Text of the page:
Finally, Roughy. He’s looking fitter and sharper and more confident than he has the last year or two. He’s kicking goals and rucking and he showing a more physical presence in and around the contest.

    What the Hawks didn’t do enough of is spread the load across the team, something that must be admired about the Cats. If the Hawks learn anything from this game it is that you have to outmuscle Geelong and clear the ball because when we did that we had the Cats on a string.

  3. Stainless says

    Really interesting to read the remarkably upbeat comments from both supporter camps about this game.

    At the risk of sounding smart, I reckon my opinion, which I expressed in response to Sasha’s original piece, was pretty much proven on the day. Geelong won because they had enough experience to work through a slow start without panicking, their defence (ageing though they might be) was outstanding, and there’s a nice blend of youth and experience emerging across most lines (who could not like the prospect of Menzel and Duncan learning from coolheads like Chapman?). Varcoe is just about the most improved player in the competition over the last 12 months. I think the critics of the Cats being either suspect under physical pressure or lacking pace are way off the mark. This is a mature, strong team that can move and carry the ball very quickly. Their big concern is their ageing leadership group. They’ll be too good for most opponents this year but Collingwood has youth and hunger on their side and these will be telling factors when they meet.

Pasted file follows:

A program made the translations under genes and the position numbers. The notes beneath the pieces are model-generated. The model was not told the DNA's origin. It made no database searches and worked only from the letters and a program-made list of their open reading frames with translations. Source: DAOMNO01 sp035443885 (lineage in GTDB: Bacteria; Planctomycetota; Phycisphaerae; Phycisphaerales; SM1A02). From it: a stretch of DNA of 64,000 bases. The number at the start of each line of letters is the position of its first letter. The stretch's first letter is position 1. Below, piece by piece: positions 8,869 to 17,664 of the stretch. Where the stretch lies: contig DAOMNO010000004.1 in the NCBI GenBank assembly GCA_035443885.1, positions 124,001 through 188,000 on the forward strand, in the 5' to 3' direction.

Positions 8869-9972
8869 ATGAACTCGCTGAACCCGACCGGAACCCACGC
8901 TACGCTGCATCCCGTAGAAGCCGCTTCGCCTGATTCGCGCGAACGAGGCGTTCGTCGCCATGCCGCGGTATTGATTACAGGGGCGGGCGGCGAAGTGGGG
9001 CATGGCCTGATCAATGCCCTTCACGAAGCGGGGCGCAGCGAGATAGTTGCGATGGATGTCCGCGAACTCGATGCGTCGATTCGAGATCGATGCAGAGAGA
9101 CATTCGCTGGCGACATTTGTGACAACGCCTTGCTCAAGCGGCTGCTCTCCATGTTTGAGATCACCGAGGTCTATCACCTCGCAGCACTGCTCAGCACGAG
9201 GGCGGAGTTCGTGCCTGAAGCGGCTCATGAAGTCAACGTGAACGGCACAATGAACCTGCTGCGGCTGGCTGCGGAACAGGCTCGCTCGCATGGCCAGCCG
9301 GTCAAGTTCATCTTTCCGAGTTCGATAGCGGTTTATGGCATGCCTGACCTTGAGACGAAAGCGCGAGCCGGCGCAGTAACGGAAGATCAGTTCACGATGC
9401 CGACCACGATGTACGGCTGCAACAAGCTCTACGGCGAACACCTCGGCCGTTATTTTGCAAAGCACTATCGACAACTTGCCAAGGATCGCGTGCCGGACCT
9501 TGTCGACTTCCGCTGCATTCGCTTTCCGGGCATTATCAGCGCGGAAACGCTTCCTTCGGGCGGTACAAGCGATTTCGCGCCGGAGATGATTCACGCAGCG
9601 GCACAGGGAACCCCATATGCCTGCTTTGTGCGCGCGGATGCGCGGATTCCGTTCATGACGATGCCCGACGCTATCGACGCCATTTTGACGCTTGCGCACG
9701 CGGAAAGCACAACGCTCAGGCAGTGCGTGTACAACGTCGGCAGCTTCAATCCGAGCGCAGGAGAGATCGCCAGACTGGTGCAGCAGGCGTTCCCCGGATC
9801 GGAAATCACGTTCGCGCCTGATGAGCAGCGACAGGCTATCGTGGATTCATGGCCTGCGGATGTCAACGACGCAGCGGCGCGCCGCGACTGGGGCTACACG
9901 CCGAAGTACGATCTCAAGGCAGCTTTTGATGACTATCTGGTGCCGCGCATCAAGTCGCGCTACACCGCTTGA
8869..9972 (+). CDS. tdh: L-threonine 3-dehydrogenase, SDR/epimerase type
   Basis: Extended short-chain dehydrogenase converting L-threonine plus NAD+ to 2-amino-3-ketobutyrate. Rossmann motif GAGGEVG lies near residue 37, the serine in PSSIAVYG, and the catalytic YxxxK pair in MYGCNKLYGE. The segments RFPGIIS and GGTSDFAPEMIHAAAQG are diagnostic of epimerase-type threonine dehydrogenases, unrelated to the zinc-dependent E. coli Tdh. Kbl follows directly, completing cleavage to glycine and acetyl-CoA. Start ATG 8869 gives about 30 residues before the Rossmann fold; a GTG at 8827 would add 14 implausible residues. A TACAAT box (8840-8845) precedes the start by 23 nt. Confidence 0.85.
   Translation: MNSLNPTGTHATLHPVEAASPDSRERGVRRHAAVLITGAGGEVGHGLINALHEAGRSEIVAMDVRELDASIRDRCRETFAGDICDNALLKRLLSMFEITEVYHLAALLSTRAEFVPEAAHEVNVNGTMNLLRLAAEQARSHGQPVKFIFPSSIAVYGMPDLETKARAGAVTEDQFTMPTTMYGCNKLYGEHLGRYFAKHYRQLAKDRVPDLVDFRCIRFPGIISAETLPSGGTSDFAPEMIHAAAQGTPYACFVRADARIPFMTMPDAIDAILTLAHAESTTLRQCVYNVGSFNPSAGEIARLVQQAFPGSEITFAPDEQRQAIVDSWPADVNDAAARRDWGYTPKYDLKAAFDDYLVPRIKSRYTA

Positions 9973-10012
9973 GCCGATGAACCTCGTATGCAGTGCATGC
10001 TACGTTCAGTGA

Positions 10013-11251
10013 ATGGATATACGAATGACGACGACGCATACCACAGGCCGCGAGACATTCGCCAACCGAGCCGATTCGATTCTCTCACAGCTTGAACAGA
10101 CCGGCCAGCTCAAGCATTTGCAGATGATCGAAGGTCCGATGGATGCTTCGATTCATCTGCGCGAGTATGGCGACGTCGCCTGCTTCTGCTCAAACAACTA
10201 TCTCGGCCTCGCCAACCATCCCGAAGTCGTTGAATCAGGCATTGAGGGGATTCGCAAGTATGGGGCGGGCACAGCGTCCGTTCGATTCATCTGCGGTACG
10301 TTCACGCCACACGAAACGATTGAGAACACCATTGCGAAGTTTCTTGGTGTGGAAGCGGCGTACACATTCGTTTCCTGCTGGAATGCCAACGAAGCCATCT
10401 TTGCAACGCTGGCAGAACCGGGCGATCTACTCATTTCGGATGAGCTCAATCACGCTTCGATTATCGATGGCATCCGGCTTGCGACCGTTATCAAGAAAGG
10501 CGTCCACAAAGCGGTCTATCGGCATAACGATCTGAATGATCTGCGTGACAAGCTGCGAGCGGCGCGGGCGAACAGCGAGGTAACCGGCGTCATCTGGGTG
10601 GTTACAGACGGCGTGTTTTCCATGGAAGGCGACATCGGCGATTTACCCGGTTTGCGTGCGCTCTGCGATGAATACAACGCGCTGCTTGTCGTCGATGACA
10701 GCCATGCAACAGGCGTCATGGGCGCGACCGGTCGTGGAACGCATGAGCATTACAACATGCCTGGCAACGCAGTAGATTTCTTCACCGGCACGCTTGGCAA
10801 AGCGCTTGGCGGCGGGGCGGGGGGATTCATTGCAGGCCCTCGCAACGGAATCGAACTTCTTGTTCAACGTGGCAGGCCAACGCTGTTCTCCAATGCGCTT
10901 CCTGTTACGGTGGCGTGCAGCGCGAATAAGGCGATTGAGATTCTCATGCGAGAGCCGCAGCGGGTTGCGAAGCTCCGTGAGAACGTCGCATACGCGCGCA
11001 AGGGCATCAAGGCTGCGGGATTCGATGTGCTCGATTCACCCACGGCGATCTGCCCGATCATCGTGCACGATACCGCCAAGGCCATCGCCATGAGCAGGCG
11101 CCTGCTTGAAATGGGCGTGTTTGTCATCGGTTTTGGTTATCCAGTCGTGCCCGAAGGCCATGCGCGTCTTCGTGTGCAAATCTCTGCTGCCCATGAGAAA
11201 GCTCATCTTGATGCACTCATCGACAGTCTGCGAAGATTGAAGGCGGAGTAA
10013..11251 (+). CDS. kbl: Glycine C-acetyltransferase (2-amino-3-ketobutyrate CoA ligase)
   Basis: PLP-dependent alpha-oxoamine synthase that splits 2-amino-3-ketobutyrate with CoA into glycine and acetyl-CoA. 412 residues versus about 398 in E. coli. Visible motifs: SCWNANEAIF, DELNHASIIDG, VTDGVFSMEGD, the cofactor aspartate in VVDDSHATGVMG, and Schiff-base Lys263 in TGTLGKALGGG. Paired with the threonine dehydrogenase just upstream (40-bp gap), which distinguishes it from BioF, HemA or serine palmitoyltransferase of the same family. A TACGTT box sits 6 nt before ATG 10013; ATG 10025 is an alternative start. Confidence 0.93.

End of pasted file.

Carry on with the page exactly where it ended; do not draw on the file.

As I said earlier, Hawthorn is spasmodically brilliant, but not often enough or for long enough to win a game like this, even with a headstart that would have ended most contests then and there. Take the first ten minutes away and Geelong win by 8 goals, possibly more had they kicked straight. Premiership contenders don’t allow that sort of losing margin to occur. It’s probably stating the bleeding obvious but Hawthorn looks an order of magnitude more dangerous when Rioli’s doing well. Losing him at the end hurt, but by then, much of the damage had already been done. Granted the expectations about Franklin are incredibly high, but I thought for much of this match he may as well have been on the bench, such was his level of non-participation. And a rare quiet one from Hodge didn’t help either.

    Overall, a really good game but I’m not sure that anyone at Collingwood would be fretting about what they saw.

  4. Peter Flynn says

    R Kane,

    I found you.

    Terrific sides both.